Around 1,000 cherry trees in bloom in Tsuruga Castle Park. The Yoshino cherry and various other types of cherry trees planted here bloom at slightly different times, allowing a long viewing season (Aizu-Wakamatsu City, Fukushima Prefecture).

Around 1,000 cherry trees in bloom in Tsuruga Castle Park. The Yoshino cherry and various other types of cherry trees planted here bloom at slightly different times, allowing a long viewing season (Aizu-Wakamatsu City, Fukushima Prefecture).

The Council began by creating a website and a mobile map to advertise Tohoku’s Sakura-kaido, or “cherry road,” as well as working to attract domestic tourists through sales of bus and train Sakura-kaido travel packages and holding cherry-related stamp rallies. Two years on, we have also begun targeting foreign tourists as an avenue with a strong economic impact. In 2014, part of the Tourism Agency’s spring Visit Japan promotion was a month-long campaign featuring a Sakura-kaido wrap ad around a six-carriage subway train in Taiwan, where many people are pro-Japan. This was very successful, with the number of Taiwanese tourists up 30 percent compared to the previous year.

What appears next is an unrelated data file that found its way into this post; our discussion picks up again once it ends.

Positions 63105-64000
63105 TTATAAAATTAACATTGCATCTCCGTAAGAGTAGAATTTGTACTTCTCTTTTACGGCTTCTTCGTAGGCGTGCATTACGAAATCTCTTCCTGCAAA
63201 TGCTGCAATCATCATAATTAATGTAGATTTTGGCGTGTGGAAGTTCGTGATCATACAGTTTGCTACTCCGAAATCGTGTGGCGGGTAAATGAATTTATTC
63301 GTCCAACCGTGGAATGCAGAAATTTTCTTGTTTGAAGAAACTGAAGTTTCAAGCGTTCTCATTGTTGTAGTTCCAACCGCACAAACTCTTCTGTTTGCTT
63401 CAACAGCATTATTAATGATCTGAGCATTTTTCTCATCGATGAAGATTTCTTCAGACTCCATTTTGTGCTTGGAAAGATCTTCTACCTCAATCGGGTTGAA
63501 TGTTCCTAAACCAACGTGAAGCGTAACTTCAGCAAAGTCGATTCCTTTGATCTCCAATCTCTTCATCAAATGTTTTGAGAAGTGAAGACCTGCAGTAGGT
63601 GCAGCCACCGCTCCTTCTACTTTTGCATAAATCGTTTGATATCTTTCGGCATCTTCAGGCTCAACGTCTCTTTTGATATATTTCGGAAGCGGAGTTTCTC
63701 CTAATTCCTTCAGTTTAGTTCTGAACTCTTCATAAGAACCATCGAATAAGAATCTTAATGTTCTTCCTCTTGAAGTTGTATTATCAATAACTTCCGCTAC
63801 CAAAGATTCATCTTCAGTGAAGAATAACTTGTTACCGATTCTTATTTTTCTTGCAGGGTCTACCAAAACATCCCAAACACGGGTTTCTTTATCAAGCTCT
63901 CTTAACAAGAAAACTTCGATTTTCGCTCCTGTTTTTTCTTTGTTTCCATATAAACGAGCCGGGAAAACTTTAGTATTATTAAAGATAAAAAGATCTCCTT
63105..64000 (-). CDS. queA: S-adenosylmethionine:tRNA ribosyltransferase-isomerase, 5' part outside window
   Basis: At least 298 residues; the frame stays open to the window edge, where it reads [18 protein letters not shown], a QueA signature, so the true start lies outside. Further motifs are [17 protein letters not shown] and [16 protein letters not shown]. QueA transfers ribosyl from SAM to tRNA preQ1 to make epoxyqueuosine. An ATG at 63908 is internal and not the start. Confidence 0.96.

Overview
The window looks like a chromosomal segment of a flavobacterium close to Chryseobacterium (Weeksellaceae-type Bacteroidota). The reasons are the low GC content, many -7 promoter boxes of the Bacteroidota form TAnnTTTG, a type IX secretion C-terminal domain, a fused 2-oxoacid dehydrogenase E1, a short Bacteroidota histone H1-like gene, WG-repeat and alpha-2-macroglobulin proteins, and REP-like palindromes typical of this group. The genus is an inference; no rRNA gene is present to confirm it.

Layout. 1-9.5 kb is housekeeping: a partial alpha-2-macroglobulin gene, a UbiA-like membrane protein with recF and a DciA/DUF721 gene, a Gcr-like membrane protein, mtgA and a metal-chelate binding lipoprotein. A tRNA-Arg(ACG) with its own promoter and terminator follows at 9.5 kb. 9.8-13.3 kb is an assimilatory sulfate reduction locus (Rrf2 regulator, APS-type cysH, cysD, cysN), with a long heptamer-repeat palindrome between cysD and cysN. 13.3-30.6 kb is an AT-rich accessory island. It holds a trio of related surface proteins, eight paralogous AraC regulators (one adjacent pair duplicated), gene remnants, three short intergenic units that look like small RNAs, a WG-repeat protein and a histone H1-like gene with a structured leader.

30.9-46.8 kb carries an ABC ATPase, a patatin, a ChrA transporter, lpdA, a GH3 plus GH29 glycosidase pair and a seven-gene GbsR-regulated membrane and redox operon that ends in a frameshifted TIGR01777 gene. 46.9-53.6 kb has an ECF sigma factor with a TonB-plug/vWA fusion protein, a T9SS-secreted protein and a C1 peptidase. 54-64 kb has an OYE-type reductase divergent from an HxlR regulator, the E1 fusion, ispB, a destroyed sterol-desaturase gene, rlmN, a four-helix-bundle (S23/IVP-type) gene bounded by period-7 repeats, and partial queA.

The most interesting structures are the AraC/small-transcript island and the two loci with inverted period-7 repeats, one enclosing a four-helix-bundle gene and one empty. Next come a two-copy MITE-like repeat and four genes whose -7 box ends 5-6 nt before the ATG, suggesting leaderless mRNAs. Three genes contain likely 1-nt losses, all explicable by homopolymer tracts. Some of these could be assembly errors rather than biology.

Creation of the Tohoku Sake Brewery Road to bolster recovery support

With the Sakura-kaido campaign achieving such good results, the suggestion was made that perhaps the Tohoku recovery support project could be expanded to seasons other than spring when the cherry trees bloom, and this led to the launch of the Tohoku Sake Brewery Road in October 2015 with 80 sake breweries on board. Tohoku is one of Japan’s top sake regions. The idea is for visitors to travel around Tohoku’s various sake breweries during the new sake season in fall while also enjoying top autumn foliage-viewing spots and hot springs. Japanese sake has a close relationship to Japanese cuisine (which was registered as a UNESCO Intangible Cultural Heritage in December 2013) and is itself enjoying a major boom overseas, so we thought that a hot springs tour itinerary whereby tourists went around sake breweries and also indulged in delicious Japanese cuisine amidst the glorious autumn color of the deepening Tohoku autumn would be welcomed both at home and overseas.